for i <- 1..nSamples
        output[i] <- (input[i] << 8) | input[nSamples + i]
At this point the delta compression scheme will need to be decoded to produce the actual signal data for each of the leads. The delta compression scheme is a simple recurrence relation (a second order difference relation) using the prior two delta codes:
# output contains the 16-bit delta codes
# first is the 16-bit delta code from the chunk header
fun deltaDecompression( output[], nSamples, first )
    x <- output[1]
    y <- output[2]
    prev <- first
    for i <- 3..nSamples
        z <- (2 * y) - x - prev
        prev <- output[i] - 64   # is -64 to 64 the range?
        output[i] <- z
        x <- y
        y <- z
Now that you have the actual, per signal data all you need to do is recreate leads III, aVR, aVL, and aVF. This is done using the data from leads I and II as on most ECG machines. I've omitted the actual formulas for brevity.

Using my reference implementation of the decompression algorithm I was able to feed the original acquired 12-Lead to the Philips ECG to SVG converter, with the following results:

If you'd like to start playing with my code I welcome you to join my Github Project: sierra-ecg-tools. I am also working on a C implementation, and likely an Android implementation. Stay tuned, and apologies for the technical post.

The author has no financial ties to Philips Healthcare and received no compensation for this work.

Tuesday, December 6, 2011

EKG Myth - Ventricular tachycardia must have concordance

This is part of a series of posts detailing common electrocardiogram myths.

Myth: Ventricular Tachycardia must have precordial concordance

When differentiating a regular, wide-complex tachycardia some will look for precordial concordance to rule-in, or more importantly to rule-out ventricular tachycardia.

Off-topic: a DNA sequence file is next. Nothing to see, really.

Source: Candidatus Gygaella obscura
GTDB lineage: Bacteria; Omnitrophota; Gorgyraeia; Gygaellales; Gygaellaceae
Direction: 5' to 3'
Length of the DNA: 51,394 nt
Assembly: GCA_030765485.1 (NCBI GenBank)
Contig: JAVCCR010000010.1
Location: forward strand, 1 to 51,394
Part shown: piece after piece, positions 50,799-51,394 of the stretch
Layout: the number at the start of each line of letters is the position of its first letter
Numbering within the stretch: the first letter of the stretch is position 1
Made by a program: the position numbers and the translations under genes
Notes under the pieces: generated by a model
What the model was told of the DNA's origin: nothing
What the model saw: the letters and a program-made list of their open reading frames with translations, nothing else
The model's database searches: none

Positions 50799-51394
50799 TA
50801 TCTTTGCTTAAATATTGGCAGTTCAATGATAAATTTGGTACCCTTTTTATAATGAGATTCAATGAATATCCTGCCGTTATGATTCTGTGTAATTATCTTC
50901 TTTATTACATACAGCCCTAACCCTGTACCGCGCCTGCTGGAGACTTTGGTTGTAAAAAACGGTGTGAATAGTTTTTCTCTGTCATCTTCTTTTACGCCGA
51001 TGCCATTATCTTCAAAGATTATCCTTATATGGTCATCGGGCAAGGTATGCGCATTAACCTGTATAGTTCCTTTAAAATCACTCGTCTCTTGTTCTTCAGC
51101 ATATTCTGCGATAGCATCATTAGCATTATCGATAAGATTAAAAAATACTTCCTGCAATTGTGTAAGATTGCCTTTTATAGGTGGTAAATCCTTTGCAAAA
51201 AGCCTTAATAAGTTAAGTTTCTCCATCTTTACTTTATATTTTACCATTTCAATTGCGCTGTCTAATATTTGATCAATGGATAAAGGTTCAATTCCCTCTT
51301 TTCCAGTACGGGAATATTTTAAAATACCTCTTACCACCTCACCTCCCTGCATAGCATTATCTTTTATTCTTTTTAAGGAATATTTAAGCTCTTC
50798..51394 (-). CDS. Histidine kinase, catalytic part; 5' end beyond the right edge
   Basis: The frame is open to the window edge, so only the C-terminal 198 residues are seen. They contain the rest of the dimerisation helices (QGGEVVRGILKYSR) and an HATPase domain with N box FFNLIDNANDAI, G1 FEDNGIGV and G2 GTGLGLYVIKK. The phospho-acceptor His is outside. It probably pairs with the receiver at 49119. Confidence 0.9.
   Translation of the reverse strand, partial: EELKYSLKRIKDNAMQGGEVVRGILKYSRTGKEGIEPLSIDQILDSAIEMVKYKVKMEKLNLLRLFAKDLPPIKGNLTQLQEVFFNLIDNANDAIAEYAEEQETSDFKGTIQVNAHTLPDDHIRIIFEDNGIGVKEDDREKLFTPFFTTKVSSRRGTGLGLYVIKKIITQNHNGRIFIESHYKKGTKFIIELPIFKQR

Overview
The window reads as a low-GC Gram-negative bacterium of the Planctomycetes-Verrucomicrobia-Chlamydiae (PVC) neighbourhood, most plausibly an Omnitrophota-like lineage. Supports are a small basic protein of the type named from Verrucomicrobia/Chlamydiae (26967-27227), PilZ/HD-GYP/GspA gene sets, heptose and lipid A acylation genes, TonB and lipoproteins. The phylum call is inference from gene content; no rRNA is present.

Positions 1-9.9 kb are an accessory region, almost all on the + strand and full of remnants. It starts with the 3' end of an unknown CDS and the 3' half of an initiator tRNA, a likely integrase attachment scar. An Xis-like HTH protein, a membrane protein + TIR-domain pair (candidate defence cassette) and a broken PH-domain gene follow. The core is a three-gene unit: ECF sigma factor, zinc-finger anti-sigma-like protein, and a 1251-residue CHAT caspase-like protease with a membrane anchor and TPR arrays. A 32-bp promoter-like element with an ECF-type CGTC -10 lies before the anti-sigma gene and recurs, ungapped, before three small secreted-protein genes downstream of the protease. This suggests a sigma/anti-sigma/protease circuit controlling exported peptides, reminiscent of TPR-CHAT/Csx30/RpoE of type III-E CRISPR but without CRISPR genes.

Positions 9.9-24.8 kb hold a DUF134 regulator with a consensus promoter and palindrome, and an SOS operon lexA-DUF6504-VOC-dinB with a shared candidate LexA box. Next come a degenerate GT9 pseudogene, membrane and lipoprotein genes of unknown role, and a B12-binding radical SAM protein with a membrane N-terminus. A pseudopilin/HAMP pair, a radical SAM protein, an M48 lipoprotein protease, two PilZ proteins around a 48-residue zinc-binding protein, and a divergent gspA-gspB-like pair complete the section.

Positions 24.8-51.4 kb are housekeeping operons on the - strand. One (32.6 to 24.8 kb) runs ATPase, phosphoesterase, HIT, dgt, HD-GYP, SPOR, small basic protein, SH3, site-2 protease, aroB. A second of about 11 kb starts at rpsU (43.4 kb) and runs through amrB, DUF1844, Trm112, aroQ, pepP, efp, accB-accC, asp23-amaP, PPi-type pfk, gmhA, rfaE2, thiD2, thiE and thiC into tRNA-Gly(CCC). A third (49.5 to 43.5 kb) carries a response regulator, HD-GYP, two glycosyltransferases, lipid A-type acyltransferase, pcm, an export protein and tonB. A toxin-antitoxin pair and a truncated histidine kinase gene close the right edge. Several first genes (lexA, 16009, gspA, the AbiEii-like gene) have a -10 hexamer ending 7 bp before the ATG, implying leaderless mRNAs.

The absence of precordial concordance is not a reliable method of ruling out ventricular tachycardia:
Although the specificity of concordance for VT is high (>90%), the sensitivity is low (~20%)1.
It is generally thought that positive concordance indicates a posteriobasal left ventricular origin and negative concordance indicates an anterioapical left ventricular origin. However, in the case of positive concordance, SVT with a left-posterior accessory pathway is a known cause.

Until recently, negative concordance has been thought to be "virtually diagnostic" of ventricular tachycardia2. Multiple case reports have shown that certain configurations of accessory pathways can also cause negative concordance3,4,5.

The key takeaway is while this criteria is a useful tool to rule-in ventricular tachycardia (i.e. high specificity), it is not a useful tool to rule-out ventricular tachycardia (i.e. low sensitivity).

Ventricular tachycardia without precordial concordance6.
Ventricular tachycardia without precordial concordance. (c) 2011 EMS 12-Lead Blog.
WPW and Atrial flutter with positive concordance7.
While positive or negative concordance may strongly suggest ventricular tachycardia, providers should not rule-out ventricular tachycardia in its absence.

  1. Pellegrini CN, Scheinman MM. Clinical management of ventricular tachycardia. Curr Probl Cardiol. 2010; 35(9):453-504. [PubMed]
  2. Goldberger ZD, Rho RW, Page RL. Approach to the Diagnosis and Initial Management of the Stable Adult Patient With a Wide Complex Tachycardia. Am J Cardiol. 2008; 101:1456-1466. [Full Text]
  3. Pappas LK, et al. Wide QRS complex supraventricular tachycardia with negative precordial concordance. Am Heart Hosp J. 2009; 7(1):67-8. [PubMed]
  4. Kappos KG, et al. Wide QRS Complex tachycardia with a negative concordance pattern in the precordial leads: Are the ECG criteria always reliable? Pacing Clin Electrophys. 2006; 29:63-6. [PubMed]
  5. Volders PGA, et al. Wide QRS complex tachycardia with negative precordial concordance: Always a ventricular origin? J Cardio Electro. 2003; 14:109-111. [PubMed]
  6. Garmel GM. Wide Complex Tachycardias: Understanding this Complex Condition Part 1 - Epidemiology and Electrophysiology. W J Emerg Med. 2008; 9(1):28-39. [Full Text]
  7. Ibid. 1, Figure 3.

Thursday, November 17, 2011

EKG Myth - "It's Too Fast for Ventricular Tachycardia"

This is part of a series of posts detailing common electrocardiogram myths.

Myth: Rate can help you rule out Ventricular Tachycardia

When differentiating a regular, wide-complex tachycardia some will look at the rate to rule out ventricular tachycardia. Studies have not found rate to be a predictive finding1.
...regarding ventricular rate, significant overlap unfortunately exists between VT and SVT such that rate is not a helpful criterion to differentiate origins2.